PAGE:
His installation there covered the entire paved area of the museum’s roof terrace with a dramatic suggestion of violent splashes of blood, but up close, the spattered blood actually consisted of a complex pattern of elaborate stylised flowers – a recurring motif in his work. He explains:

There’s the idea of life, beauty and death working together […]. There is an element of violence in the work. At the same time, when you come close to it and start looking at it carefully, it becomes poetic as well.

Qureshi’s work, whilst arising from the experience of his homeland, is non-geographically specific in its depiction of violence. The New York Times critic Ken Johnson concluded that the artist’s work at the Met delivered a keen emotional impact through this particularly democratic approach:

It remains generously open to meditative reflection. It doesn’t impose a partisan ideology. It’s a place that anyone from anywhere might come to pray for the healing of our wounded world.

Highlights from 2016

2016 could be headlined as Qureshi’s ‘UK year’. He completed three major commissions in the country where his name, not surprisingly, is rapidly becoming well-known. The first was at The Curve at the Barbican, London, entitled “Where the Shadows are so Deep” (18 February to 10 July 2016).

The show regenerated the artist’s fascination for contemporary miniature paintings, executed with perfect draftsmanship and beautifully rendered images. However, he refutes the suggestion that this is a backward-looking art form:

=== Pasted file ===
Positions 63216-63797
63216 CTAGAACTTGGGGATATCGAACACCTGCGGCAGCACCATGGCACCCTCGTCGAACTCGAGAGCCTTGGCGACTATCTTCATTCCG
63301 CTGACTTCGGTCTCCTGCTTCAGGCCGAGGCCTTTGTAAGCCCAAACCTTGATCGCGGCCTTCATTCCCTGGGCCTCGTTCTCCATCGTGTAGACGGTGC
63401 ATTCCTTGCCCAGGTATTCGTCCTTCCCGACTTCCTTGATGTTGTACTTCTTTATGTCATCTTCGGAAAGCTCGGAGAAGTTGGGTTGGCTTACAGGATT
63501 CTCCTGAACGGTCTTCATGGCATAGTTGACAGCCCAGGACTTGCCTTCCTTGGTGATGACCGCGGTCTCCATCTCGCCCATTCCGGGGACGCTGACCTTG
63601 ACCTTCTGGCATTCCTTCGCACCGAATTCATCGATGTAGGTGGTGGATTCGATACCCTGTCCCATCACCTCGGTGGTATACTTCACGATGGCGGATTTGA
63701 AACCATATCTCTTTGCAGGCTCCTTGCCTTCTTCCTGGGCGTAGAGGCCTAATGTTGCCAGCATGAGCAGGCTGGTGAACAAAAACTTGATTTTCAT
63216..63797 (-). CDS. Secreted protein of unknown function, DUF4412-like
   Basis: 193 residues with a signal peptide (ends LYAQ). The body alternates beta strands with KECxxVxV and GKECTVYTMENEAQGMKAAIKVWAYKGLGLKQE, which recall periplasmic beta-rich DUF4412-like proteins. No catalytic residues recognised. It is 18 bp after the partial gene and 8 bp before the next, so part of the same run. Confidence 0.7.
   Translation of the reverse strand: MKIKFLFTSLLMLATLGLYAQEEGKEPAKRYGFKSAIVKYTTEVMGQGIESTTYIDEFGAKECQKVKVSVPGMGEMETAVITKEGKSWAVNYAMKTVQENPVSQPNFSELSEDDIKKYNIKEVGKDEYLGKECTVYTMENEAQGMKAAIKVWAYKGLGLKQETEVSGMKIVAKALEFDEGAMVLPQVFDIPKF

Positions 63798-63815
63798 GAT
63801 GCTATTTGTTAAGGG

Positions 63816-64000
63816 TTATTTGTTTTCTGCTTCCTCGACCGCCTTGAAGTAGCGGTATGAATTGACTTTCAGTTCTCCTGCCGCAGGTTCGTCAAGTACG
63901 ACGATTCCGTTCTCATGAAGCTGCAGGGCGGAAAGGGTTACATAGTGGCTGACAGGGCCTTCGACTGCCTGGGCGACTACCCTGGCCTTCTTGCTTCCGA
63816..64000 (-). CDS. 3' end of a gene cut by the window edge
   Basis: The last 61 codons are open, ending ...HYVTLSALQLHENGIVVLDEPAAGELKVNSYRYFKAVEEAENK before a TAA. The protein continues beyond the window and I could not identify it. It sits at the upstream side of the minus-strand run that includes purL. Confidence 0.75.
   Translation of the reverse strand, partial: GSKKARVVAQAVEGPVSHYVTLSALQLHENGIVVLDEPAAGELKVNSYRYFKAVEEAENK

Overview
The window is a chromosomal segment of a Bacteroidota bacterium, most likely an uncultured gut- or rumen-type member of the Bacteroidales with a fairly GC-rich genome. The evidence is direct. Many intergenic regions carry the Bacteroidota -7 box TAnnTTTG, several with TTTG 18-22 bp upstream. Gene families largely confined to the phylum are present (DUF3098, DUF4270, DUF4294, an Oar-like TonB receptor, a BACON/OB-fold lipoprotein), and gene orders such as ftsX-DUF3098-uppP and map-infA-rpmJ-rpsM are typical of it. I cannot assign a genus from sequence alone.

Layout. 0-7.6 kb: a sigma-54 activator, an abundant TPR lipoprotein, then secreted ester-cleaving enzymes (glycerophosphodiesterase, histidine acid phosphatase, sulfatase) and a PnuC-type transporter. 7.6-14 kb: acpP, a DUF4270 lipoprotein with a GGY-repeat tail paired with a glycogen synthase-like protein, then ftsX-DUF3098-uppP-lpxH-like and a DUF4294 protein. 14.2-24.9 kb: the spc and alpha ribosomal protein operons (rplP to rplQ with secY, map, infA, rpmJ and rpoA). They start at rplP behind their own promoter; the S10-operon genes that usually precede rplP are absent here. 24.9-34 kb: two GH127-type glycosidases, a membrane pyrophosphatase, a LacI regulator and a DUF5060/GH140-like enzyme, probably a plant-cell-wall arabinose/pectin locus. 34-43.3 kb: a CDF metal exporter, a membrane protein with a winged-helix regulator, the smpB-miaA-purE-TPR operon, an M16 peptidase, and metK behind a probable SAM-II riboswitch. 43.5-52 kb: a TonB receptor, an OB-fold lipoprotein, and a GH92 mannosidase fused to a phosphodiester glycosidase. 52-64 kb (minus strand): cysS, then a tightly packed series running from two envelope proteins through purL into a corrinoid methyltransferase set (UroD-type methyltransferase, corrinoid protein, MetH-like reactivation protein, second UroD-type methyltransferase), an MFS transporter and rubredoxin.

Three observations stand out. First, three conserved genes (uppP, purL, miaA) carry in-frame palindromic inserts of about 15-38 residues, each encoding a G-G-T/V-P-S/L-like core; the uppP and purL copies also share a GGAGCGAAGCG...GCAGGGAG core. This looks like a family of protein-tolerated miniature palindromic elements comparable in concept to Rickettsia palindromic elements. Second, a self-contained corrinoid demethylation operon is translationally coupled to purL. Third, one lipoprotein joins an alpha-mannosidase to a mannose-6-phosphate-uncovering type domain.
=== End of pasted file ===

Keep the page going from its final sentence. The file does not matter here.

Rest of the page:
Miniatures aren’t outmoded for me – it’s like I’m talking in my mother tongue.

The Barbican exhibition was a huge undertaking for the artist, including a collection of 35 detailed miniatures, each demanding hours of intense, intricate brush work using the traditional squirrel-hair brush. Curator Eleanor Nairne described the exhibition as an “epic distillation of labour”.

The second UK commission was “Garden within a Garden” in Bradford (22 June to 30 October 2016) as part of the “14-18 Now” World War One Centenary programme. The third featured three linked site-specific installations, supported by Arts Council England, in Truro Cathedral, the Newlyn Gallery and The Exchange, Penzance.

In Truro, Qureshi’s work After which, I am no more I, and you are no more you (27 June to 15 July) was an ambitious project. It featured 30,000 pieces of crumpled paper showing images created by the artist stacked in billowing mounds three metres high and extending from the south aisle to the nave, flowing and spilling over rows of pews. Visitors were encouraged to scrunch up further images and add to the installation.

Current work: Chaos and carnage in Italy

Readers can currently catch Qureshi’s work as Project Fellow at the Siena Art Institute, “The Seeming Endless Path of Memory” at the Civic Museum of San Gimignano, Italy (until 31 January 2017). This gripping installation is exhibited in three stages – the artist’s signature miniature paintings at the base of the Torre Grossa, then ‘bloodied’ images of the artist’s works fill the recesses of the inner walls of the Torre (tower), and, finally, outdoors on the roof of the Civic Museum, a massive floor painting echoing his familiar theme of nature regenerating from chaos and carnage.

In recent years, Qureshi has presented solo shows at the Aga Khan Museum, Toronto; the Broad Art Museum, Michigan; Galerie Thaddaeus Ropac, Paris; Nature Morte (with Aisha Khalid), New Delhi; Ikon Gallery, Birmingham; the Sharjah Foundation, Dubai; and exhibited as part of the Venice Biennale 2013. He currently has work in the permanent collections of the Metropolitan Museum of Art, New York and the Victoria and Albert Museum, London.

Qureshi may claim not to be a journalist, but his forensically detailed and emotionally driven work tells us that he is certainly artist as political observer, commentator and interpreter.